Sunday, 10 August 2014

The Inbetweeners 2

Friends Will (Simon Bird), Simon (Joe Thomas) and Neil (Blake Harrison) get an email from their old friend Jay (James Buckley), telling them how he is a big shot in Australia and that they should go over and visit him. Spontaneously, the three guys fly over to Oz and find that Jay in fact only works in the toilets of a club, and lives in a tent in his Uncle's garden. Whilst there, Will bumps into Katie, an old friend of his, and they seem to have an instant connection. With Will's holiday plans clashing with the ideas of the other boys', it seems to be veering further and further from the travelling trip they originally envisioned.

Based on hit TV series The Inbetweeners, this film's predecessor was a smash at the British box office, breaking records for the highest opening gross for a UK comedy. Serving as a "farewell" to four characters loved by most of the nation, the original Inbetweeners Movie worked well as a light hearted comedy, but lacked that innovation that made the series such a hit. It was undeniably successful, but possibly at the expense of its own quality. The humour was there, and the ending was nicely poignant, but something was missing. The Inbetweeners 2 was promoted as a sequel that improved upon the original, but I'm not entirely sure it does. In fact, it's about as neck and neck as possible. Much like the original, it isn't quite as funny as it should be, it suffers from originality issues and gives in to far too many cliches. But, similarly like the first one, it's also brilliant fun.

The Inbetweeners has always had a unique style of comedy that hasn't really been copied by anything else. Perhaps this is due to the success of the show resulting in other producers not quite feeling they could reflect it to the same level, or perhaps it's because it just isn't a very good comedic style in the first place. The franchise certainly has its critics (myself not one of them), but I personally believe it to be a combination of both possibilities. These characters have been so brilliantly written from the offset, it would seem strange to have characters from another show deliver similar dialogue. That being said, The Inbetweeners has always suffered from repetition. There's only so many times watching someone projectile vomit can be funny. Yet, The Inbetweeners 2 manages to be funny throughout. It might not be as rounded and consistent as its predecessor, but when it tries hard, it brings out moments that are so hysterically funny you'd be hard-pressed to find anything funnier in cinemas all year. Will's campfire rendition of The First Time I Ever Saw Your Face and a particularly eventful water ride spring to mind.

The Inbetweeners has also been consistently impressive at keeping its characters strict to their cores. Rarely in the TV series did a character do anything that didn't quite feel right, and normally this doesn't transfer well in TV-to-movie adaptations. Which is what makes it so refreshing that not only have writers/directors Damon Beesley and Iain Morris done this once, but twice. Will's brilliant sense of sarcasm is as strong as it was back in series one, Simon still suffers from girl issues and copes with them in typically funny ways and Neil remains as dopey as ever. But this film's heart still lies with Jay, a character so nicely developed over the three seasons and two films that you almost wouldn't believe he comes from a Channel 4 comedy. Here he is given more depth than ever, with more motives for his constant lies and exaggeration than we've been given before. He may be the rudest and most vulgar member of this franchise, but at the same time, he's the most vulnerable, and those aren't easy traits to combine well.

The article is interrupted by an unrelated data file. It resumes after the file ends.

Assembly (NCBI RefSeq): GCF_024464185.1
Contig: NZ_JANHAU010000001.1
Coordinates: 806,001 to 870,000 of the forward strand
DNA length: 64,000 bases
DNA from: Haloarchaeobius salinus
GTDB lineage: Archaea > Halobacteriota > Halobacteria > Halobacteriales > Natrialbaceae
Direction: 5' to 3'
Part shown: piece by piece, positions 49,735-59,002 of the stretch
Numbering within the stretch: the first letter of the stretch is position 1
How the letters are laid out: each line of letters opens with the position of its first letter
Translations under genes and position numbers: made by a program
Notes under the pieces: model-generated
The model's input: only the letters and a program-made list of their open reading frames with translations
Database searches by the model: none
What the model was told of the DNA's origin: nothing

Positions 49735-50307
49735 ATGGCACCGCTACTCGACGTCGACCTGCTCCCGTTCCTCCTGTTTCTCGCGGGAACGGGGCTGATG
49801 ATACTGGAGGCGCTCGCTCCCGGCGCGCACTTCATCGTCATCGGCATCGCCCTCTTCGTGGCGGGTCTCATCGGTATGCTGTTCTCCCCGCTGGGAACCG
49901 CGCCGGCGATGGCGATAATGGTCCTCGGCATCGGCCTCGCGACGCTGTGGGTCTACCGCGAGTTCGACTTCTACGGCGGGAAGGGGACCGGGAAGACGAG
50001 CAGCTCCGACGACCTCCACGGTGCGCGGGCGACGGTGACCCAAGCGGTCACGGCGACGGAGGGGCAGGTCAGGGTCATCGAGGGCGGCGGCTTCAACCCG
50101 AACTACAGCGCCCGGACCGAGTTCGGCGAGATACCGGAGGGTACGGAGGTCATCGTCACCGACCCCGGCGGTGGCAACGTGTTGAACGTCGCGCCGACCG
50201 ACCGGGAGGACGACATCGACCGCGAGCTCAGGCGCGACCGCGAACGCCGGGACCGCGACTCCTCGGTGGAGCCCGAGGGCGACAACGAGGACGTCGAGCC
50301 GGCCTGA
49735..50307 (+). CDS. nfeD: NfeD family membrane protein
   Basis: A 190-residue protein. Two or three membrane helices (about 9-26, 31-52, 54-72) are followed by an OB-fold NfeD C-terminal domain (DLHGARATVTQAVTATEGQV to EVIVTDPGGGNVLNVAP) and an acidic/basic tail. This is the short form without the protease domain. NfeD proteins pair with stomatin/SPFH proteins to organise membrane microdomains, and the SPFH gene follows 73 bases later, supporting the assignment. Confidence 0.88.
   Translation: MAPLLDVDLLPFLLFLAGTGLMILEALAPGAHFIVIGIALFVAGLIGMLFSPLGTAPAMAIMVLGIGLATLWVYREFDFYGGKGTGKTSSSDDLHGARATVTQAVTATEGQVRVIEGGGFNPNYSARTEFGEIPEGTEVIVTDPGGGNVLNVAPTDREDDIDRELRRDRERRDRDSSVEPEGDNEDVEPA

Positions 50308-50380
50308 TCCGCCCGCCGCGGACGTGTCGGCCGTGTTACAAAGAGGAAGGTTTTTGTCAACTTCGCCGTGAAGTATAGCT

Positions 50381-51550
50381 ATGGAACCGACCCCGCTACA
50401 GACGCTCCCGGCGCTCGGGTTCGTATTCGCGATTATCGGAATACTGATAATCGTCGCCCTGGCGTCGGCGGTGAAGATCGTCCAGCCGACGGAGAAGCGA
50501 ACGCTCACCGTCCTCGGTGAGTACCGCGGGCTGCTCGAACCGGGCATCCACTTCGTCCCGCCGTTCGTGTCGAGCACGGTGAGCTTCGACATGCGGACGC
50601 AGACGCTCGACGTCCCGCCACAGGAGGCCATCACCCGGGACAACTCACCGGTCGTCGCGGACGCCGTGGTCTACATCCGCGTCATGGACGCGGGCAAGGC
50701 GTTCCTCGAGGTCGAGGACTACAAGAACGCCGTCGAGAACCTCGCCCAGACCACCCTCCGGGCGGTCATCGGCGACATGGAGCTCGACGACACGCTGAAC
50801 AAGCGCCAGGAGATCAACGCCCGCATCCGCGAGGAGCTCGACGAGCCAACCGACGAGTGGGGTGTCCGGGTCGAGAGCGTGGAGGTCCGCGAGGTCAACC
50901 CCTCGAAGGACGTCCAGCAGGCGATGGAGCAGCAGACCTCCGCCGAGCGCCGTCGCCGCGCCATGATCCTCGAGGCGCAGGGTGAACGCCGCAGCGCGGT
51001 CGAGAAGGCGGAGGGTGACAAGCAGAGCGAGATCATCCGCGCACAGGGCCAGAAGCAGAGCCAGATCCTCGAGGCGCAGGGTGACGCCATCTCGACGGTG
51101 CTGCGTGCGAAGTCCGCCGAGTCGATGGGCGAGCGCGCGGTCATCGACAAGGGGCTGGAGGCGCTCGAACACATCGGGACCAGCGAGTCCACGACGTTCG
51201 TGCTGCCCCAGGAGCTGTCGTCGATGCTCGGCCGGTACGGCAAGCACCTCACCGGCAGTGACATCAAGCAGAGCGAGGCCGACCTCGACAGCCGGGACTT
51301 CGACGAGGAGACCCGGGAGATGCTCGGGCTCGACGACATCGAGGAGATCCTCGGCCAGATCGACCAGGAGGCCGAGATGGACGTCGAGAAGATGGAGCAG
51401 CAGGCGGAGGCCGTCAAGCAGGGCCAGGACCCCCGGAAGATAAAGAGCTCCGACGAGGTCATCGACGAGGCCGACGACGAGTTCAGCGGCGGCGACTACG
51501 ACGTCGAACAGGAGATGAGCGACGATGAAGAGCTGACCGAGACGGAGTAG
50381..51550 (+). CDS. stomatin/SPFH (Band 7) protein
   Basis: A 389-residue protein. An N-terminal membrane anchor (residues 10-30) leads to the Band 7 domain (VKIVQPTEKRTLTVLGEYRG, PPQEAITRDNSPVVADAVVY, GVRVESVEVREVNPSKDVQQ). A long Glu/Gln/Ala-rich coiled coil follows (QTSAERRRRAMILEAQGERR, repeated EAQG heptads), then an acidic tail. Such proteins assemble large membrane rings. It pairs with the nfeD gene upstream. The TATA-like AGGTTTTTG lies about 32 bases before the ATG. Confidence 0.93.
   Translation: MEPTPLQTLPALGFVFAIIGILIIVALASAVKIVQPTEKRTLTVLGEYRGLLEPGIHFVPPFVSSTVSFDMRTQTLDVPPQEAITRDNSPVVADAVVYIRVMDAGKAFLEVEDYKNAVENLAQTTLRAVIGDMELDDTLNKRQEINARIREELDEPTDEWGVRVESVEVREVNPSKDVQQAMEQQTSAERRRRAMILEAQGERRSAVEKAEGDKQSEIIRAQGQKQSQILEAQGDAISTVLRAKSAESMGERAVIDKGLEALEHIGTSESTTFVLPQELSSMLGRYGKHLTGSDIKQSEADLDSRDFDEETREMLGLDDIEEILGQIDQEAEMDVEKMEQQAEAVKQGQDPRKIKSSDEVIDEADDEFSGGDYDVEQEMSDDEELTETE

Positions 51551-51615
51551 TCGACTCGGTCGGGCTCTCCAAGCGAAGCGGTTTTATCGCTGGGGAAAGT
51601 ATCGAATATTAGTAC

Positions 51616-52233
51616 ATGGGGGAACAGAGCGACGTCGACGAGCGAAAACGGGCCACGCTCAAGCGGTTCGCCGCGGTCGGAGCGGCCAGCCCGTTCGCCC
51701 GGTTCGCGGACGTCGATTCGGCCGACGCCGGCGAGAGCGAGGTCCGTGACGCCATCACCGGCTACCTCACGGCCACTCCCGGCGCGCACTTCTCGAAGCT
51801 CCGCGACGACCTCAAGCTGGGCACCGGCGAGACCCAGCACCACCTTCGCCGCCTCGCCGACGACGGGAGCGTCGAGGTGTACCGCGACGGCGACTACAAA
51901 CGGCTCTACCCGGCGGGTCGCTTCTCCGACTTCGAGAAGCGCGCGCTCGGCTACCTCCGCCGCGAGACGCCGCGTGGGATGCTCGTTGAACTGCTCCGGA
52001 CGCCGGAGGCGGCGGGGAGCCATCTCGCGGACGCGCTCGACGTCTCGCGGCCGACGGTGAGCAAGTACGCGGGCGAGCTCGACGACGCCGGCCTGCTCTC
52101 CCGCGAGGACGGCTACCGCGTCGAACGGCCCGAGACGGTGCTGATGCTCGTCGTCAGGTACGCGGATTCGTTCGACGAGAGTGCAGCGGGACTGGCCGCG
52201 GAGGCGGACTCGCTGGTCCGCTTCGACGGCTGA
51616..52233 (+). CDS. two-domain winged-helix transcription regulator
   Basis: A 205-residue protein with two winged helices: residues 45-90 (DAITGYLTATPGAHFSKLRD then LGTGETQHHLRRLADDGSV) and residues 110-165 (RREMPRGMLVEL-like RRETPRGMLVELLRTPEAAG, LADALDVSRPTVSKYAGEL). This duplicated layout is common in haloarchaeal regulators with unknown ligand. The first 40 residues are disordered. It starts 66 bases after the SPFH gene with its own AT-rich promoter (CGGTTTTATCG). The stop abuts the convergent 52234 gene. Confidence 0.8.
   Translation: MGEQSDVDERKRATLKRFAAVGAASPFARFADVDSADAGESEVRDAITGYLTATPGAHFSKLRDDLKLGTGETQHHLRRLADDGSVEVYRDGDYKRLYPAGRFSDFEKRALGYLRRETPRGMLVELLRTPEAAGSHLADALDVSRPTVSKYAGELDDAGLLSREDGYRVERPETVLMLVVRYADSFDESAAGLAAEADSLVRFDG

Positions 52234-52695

But, where this film suffers (much like the original), is in its originality. Most of the jokes feel like they've been taken straight out of episodes of the original show and re-worded slightly. That isn't to say the film isn't funny, it just doesn't feel as funny as it should be. And whilst the writers have done a fantastic job at writing these characters so consistently over the years this series has been around, surely it's about time they learn how to write female characters. Almost every girl in this film, and the original, acts merely as a sexual object for the more frequent male characters. Originally this came across as a smart commentary on today's society and gender issues that are commonly raised in schools, but these characters are at Uni now. It's starting to feel a little tired. Also, a holiday again? Really? I mean, Malia was just about believable last time round, but trying to believe that these kids (two of which are at Uni, the other works in a bank) can spontaneously afford a trip to Australia is a bit of a stretch.

But, for the most part, The Inbetweeners 2 works. The series isn't faultless, and the films are considerably weaker than their TV counterparts, but this is still a franchise worth investing time in if you haven't yet. The film and the TV series' are brilliantly entertaining, but this feels like a good time to stop. The characters have all moved on with their lives, and whilst it lacks that poignancy the original film brought in its final act, this still feels like an ending. It may suffer from originality issues, and the plausibility of its writing and female characters may feel a little overdone, but this is still a light-hearted comedy with enough humour to carry us through its lean 96 minute run-time. This franchise has been an absolute blast, but it's time to say goodbye, and this feels like as good a time as ever.

To Summarise: Frequently funny and entertaining if occasionally repetitive and patronising, The Inbetweeners 2 is a solid "farewell" to some of British TVs most loved characters.

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